Landscapes: Real and Imagined

May 24, 2008—November 30, 2008

Location: Nelson-Atkins Building, Gallery P27

As human beings, we are part of nature and creators of the culture that surrounds us. We are constantly observing, evaluating and responding to that world. Artists, who are highly perceptive visual thinkers, are keenly aware of the points at which inner voice meets external world. The prints and drawings in this exhibition document some of the real and imagined places they have visited. They ask us to travel with them to places near and far.

In the 19th century, landscape painters took advantage of developments in travel, including the railroad, and explored varied and distant lands. At the same time, the French Impressionists aimed to capture landscape in a new manner, dealing with transient light and weather effects.

Twentieth-century European artists turned their eyes upon the ordinary world around them, conveying a life of simple moments through glimpses of city streets, lakes and harbors, and the surrounding countryside. The sketchy, unfinished look of many of these works is intentional. In this way, the artist invites the viewer to complete the vision.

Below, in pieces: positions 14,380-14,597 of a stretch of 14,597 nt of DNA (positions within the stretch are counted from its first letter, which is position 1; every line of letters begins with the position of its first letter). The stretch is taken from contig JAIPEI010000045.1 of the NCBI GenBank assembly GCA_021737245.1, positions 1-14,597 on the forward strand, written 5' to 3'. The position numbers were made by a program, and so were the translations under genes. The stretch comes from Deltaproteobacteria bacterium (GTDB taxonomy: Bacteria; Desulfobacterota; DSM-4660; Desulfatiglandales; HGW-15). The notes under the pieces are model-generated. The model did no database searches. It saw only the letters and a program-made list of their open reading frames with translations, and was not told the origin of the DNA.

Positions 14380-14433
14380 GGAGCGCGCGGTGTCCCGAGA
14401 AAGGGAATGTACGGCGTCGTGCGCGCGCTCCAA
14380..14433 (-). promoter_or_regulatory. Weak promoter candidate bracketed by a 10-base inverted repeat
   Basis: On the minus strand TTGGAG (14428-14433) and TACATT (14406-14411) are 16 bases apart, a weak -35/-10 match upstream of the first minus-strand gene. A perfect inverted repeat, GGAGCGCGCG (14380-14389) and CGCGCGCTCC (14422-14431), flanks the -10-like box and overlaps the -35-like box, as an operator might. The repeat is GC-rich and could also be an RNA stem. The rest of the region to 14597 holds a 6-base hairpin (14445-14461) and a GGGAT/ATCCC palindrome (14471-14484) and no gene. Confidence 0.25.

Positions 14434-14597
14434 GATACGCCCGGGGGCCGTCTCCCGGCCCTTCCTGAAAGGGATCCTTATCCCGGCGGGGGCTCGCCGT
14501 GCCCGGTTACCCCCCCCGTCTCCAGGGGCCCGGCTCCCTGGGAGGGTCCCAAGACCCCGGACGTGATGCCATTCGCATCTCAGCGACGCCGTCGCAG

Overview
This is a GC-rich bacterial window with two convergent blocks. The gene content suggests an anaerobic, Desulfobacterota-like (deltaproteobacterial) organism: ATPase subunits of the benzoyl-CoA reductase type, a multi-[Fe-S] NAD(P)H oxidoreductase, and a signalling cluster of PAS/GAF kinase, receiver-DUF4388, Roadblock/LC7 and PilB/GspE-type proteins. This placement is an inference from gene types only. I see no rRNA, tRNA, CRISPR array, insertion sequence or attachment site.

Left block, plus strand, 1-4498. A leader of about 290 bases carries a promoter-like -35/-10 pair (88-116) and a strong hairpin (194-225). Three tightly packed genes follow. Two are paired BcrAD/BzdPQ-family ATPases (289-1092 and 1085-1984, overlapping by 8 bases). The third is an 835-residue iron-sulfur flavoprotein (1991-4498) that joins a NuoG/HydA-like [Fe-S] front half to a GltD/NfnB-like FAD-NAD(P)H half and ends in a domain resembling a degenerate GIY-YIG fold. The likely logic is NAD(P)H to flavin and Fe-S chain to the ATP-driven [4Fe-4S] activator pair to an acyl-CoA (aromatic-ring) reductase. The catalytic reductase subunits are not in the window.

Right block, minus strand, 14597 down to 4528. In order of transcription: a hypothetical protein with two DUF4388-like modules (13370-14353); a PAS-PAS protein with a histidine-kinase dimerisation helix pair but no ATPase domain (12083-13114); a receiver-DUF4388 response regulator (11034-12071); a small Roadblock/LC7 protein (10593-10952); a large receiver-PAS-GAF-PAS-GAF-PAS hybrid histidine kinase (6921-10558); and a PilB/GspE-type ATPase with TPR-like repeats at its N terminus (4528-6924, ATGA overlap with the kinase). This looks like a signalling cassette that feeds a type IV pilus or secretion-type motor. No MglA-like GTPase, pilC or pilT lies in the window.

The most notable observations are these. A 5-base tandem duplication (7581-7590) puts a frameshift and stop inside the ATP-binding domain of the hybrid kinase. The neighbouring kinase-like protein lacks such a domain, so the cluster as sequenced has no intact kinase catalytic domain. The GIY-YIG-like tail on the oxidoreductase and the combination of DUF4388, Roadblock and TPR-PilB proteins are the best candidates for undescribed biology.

Free admission, no exhibition tickets required.

Image: Lyonel Feininger, American, 1871-1956. Vollersroda III, 1914. Charcoal and ink on paper. Purchase: acquired through the generosity of Mr. and Mrs. Milton McGreevy through the Westport Fund.

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